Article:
Jan Steen (1626-1679) was a dutch, baroque era painter, known for his humorous, comical paintings. One of these paintings were called The Twelfth Night Feast. The painting is a still life, contemporary work. The Twelfth Night as well as his other paintings reflected incidences or real life occurrences. He made several paintings of holiday celebrations. He mixed natural colored paint in his still life painting techniques to portray autumn colors, giving the overall background of the picture a image of Christmas celebration; a fall celebration.
The painting techniques give an illuminating essence to a portrait painted with a color that does not stand out, or not really noticeable. Jan Steen’s Twelfth Night Feast, uses unexpected coloring tints and unnoticeable shades with thin lines to make give this still life portrait character, making it stand out from the other Twelfth Night art works. Jan Steens dutch painting, Twelfth Night Feast is a visual interpretation of the traditional, religious holiday everyone in the dutch era held sacred.
As a result, many Twelfth Night themes were reinvented by many artists in several different forms. The fluorescent white colors lining the dark colored clothing, inside the head coverings, the sleeve cuffs gives a bright glow to what would be an ordinary or dull painting. The overall tone of this painting is brown. Everyone in the painting is wearing brown or black, surrounded by an atmosphere of grey green wall. Steen used unusual color techniques very creatively, setting off the blended natural coloring of the overall picture.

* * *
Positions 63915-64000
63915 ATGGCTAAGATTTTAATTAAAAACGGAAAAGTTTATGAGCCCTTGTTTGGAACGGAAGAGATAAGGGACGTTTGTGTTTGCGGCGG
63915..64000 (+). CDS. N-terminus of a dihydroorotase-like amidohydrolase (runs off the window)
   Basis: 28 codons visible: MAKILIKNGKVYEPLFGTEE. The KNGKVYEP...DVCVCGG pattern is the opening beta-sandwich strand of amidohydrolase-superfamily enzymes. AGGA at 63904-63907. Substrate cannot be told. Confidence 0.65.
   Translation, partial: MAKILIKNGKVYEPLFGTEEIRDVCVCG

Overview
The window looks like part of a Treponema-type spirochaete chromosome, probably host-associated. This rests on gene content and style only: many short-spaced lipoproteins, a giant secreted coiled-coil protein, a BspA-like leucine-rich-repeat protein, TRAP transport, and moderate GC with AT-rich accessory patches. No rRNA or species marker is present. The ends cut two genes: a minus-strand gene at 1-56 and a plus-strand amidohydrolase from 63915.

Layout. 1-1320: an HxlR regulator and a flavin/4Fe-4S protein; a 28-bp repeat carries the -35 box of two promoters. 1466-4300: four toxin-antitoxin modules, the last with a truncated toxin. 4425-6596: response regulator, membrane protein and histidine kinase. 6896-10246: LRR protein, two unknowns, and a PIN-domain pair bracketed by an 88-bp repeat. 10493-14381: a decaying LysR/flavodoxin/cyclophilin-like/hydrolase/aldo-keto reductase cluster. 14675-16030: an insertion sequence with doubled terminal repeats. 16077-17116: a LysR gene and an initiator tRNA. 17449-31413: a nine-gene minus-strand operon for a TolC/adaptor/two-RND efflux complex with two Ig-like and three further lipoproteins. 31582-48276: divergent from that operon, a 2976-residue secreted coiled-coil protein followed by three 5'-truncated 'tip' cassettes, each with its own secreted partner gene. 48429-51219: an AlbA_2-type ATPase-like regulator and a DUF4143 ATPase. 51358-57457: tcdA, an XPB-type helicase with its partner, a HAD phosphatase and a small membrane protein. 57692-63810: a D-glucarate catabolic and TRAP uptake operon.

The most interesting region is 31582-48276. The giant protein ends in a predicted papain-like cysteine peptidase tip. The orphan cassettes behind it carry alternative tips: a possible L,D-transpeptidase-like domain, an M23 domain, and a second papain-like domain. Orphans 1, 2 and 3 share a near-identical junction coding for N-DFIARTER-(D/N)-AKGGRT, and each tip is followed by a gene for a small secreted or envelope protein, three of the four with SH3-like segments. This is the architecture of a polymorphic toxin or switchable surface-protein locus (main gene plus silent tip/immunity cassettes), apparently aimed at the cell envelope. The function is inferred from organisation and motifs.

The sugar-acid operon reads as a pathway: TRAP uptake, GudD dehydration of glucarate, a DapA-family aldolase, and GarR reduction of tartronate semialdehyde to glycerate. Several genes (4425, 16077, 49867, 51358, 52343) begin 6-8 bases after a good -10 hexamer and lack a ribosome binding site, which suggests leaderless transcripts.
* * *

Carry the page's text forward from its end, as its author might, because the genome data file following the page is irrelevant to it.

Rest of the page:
One other highlights standing out in the picture is a bright orange colored glowing star within a picture to the far left centering the painting. In the picture, a woman is gazing up a the star, perhaps some type of ritual meaning. Steen was very creative applying special methods painting people and other objects in this still life. He used thin off colored lines to add definition and distinction of all the objects and subject matter in the painting. The off colored lines are unnoticeable to the casual viewer.
The person viewing the portrait does not realize there is a different shade or color, but they do see the distinguishing separation among the people. Especially in these days, it took a lot of imagination and creativity to make very visual separate objects using basically the same color. The painting has lots of detail in it. The clothes, the design on the seat the man is sitting on, the candles with the small flames in front of the children. For some reason, Steen did not add a fluorescent glow to the candles.
The adults sitting around the table were the points Steen emphasized. This painting was showing his artistic talents, more so than another reinvention of the Twelfth Night or telling a moral story. The portrait projects an element of celebration, everyone is very happy, in a joyous festive holiday around the table. In the back it appears this woman is playing the flute, a couple of other people having a drink, everyone is laughing or just contented. To the far left of the picture, a man sits off to the side, writing something.
Could this be an interpretation of Steen at work, being inspired by family gatherings? Looking at the picture, someone would assume Steen was showing off his versatility as a painter. The techniques he used were the beginning of the direction of what we call 3 dimensional, where the emphasis is on the visualness of the painting, instead of the actual objects or overall theme. This would be a terrific painting with a musical flute embedded in the frame, with a soft light over it.